Get your pen and paper and create a career strategy plan with these questions:

  • What can I expect to get out of this job? What new relationships and connections can you develop? What are some responsibilities you can take on? Will there be exposure to new situations that could help you grow? Etc.
  • What am I going to learn? Is there training in this new job? Will I be able to develop new skills? What kind of self-discovery will be possible? What about new software or systems to master? Etc.
  • How can I maximize this position? Expand your idea of what is possible for a few minutes. Think about people you could meet, projects you could lead, presentations you could give, people you could mentor, whitepapers or position papers you could write, meet-up groups you could lead…the possibilities are endless.
  • What are you going to do to make your time here worthwhile? Are there classes you can take outside of work to augment your knowledge and skillset? Are volunteer opportunities available to help you feel fulfilled and improve your life? Are there colleagues you can partner with to help achieve your goals? Etc.
  • Are there things I can do outside of this job that will help me get to the position I want? What networking organizations can you join? What actions can you take to get connected to people who are in the jobs or companies where you really want to work? What classes can you take? Are there certifications or degrees you can pursue?

A few words of advice:

It’s tempting to tell yourself, “I’ll be out of here in X months,” or “Once I finish this project, I’m going to launch a new job search.” In my experience as a career strategist, I know a swift exit without a good plan is not your best move. I encourage my clients to maximize the current situation before they look toward the door. If you’re constantly thinking about how you’re going to “get out” you’re likely to miss out on some good opportunities where you are. Also, if you don’t embrace where you are your attitude will be affected both on the job and when you interview at other companies, which is almost always a roadblock to getting what you want.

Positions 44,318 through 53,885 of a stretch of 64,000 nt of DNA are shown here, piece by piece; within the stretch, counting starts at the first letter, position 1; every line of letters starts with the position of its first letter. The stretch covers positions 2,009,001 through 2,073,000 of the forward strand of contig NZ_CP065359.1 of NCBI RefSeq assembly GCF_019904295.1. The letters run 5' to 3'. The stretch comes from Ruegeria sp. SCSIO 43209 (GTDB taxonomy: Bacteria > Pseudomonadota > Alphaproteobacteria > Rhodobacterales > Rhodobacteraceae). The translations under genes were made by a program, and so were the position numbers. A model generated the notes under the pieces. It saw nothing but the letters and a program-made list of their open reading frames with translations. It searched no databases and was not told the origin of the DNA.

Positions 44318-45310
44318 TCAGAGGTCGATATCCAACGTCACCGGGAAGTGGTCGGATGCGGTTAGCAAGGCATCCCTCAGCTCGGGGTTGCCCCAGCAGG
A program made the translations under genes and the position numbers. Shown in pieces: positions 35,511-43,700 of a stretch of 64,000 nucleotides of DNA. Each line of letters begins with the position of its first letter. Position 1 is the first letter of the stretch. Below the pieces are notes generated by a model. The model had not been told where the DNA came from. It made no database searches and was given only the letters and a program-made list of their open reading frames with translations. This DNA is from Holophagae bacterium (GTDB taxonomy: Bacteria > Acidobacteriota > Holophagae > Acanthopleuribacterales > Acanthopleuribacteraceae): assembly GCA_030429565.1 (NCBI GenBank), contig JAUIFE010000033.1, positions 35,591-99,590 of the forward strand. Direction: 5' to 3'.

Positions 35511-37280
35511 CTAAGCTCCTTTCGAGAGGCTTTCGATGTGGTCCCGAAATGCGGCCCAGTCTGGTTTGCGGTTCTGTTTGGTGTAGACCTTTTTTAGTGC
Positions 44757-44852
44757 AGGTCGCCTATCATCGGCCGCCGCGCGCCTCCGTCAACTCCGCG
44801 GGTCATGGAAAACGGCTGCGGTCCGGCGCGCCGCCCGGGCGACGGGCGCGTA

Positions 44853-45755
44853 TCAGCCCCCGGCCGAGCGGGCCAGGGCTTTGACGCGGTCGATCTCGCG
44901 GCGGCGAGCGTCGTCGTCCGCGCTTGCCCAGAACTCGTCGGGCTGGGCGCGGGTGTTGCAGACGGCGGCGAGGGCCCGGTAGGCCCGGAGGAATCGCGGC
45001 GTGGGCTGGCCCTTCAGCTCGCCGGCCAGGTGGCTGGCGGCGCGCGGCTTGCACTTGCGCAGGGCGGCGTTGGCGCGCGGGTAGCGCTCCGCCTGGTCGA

• Don’t burn bridges; you never know who can help you with a referral or promotion
  • Remember that no matter where you work, your manager and your colleagues are your future references, so do your best and help others look good, too
  • Always seek out and get involved in projects that suit your goals

It can feel like a huge setback when your career path goes off course. But know this: you can triumph in any job – dream job or less-than-dreamy, if you have a career strategy. It will help you maximize your time at each position and move you forward. What you don’t want is to look back at your time in a job and wonder what you did with that time. Did you just let yourself stagnate, or did you seize the opportunity?


Julia is a Career Strategist, Leadership Coach, and Gallup-Certified Strengths Coach based in the Bay Area. She helps career-focused professionals showcase their unique abilities and talents in order to amplify their presence in their chosen fields and when re-entering the job market. Julia uses her extensive leadership experience in executive management, business development, team building and recruiting to help her clients have the career they always wanted. Learn more about Julia at www.JuliaHolian.comwww.LinkedIn.com/in/JuliaHolianhttps://Twitter.com/JuliaHolian(@JuliaHolian) and www.Facebook.com/JuliaHolian